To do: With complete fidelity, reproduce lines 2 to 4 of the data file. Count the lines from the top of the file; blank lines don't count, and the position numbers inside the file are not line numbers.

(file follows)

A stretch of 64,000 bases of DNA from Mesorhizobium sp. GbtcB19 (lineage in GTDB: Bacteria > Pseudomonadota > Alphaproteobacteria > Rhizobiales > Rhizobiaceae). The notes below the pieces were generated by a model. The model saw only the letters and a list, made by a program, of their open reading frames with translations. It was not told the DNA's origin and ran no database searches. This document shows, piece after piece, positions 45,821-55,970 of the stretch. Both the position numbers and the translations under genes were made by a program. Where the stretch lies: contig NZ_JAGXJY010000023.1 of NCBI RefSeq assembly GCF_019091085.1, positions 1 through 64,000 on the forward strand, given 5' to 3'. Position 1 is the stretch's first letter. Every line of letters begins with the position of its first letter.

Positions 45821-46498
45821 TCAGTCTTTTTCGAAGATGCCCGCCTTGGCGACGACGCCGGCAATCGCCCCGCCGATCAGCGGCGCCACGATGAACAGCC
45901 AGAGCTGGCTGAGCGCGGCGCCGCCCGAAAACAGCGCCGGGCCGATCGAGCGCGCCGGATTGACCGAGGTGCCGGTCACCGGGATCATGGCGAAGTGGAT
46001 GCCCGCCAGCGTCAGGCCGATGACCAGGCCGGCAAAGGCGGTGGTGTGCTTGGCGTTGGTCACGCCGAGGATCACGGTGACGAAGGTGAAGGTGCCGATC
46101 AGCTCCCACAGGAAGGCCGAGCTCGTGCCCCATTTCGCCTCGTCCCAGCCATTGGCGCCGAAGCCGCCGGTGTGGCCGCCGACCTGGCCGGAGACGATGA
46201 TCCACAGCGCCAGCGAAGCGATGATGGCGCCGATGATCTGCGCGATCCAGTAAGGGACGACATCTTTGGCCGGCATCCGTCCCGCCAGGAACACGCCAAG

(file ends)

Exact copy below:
Positions 45821-46498
45821 TCAGTCTTTTTCGAAGATGCCCGCCTTGGCGACGACGCCGGCAATCGCCCCGCCGATCAGCGGCGCCACGATGAACAGCC
45901 AGAGCTGGCTGAGCGCGGCGCCGCCCGAAAACAGCGCCGGGCCGATCGAGCGCGCCGGATTGACCGAGGTGCCGGTCACCGGGATCATGGCGAAGTGGAT